Researchers in Portugal have discovered fossil remnants of a new species of ancient salamander that had razor sharp teeth and were about the size of a car.
Released in Tuesday's edition of the Journal of Vertebrate Paleontology, the salamander named Metoposaurus algarvensis is described as being 7 feet long and was more similar to a modern day alligator than the salamanders that exist today.
"This new amphibian looks like something out of a bad monster movie," said Steve Brusatte from the University of Edinburgh's School of GeoSciences, the study's lead author.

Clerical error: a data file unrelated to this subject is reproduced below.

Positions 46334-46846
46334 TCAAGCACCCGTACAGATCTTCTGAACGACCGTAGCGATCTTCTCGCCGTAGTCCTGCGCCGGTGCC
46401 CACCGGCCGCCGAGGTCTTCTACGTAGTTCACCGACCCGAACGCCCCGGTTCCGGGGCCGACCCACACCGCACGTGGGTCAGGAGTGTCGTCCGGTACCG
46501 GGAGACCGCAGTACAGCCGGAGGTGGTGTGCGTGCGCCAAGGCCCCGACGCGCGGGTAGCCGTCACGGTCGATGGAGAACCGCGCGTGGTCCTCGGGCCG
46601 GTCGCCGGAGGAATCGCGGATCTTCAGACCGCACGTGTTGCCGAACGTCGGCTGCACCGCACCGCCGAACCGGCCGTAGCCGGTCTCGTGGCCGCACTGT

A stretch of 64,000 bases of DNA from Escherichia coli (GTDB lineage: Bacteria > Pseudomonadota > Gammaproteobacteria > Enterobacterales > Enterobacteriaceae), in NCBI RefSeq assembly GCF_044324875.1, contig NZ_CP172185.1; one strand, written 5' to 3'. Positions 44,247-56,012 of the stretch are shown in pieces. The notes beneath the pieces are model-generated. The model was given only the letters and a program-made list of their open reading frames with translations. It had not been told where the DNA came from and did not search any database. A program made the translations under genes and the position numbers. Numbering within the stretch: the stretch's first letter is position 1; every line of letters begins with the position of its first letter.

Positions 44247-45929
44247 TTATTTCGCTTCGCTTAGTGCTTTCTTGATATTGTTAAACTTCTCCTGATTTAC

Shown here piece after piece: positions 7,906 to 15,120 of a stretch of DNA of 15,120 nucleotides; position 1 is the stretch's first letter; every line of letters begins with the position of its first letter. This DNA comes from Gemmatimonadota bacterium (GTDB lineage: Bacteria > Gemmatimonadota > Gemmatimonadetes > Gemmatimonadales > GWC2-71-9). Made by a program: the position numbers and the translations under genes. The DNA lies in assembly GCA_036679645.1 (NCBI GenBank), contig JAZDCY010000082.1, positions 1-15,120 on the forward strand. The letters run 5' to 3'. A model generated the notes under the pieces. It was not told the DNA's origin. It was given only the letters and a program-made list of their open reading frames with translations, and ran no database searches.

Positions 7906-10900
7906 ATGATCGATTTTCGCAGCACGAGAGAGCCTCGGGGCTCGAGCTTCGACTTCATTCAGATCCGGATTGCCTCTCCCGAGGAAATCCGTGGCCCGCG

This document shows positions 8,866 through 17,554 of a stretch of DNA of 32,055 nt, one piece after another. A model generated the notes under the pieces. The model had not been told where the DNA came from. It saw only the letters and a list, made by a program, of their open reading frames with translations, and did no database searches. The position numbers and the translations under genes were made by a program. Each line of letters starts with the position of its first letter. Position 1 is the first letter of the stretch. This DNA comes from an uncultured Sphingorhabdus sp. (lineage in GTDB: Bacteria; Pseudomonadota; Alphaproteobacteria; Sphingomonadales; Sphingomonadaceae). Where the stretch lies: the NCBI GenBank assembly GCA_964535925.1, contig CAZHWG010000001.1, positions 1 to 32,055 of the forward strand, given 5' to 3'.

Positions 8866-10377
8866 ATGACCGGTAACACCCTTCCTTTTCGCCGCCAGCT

"It was as long as a small car and had hundreds of sharp teeth in its big flat head, which kind of looks like a toilet seat when the jaws snap shut. It was the type of fierce predator that the very first dinosaurs had to put up with if they strayed too close to the water, long before the glory days of T. rex and Brachiosaurus."
The location of these fossils make the find particularly exciting. Due to being sound in Portugal researches hope fossils like these can help shed some light as to the reasons for the breakup of Pangaea, the huge land mass that many believe broke apart to form our modern day continents.
"It didn't just break up overnight. It took tens of millions of years and it broke up along the margins of the Atlantic Ocean today," Brusatte said. "Portugal is right on the edge of the Atlantic so these guys would have been living right in the middle of this rift."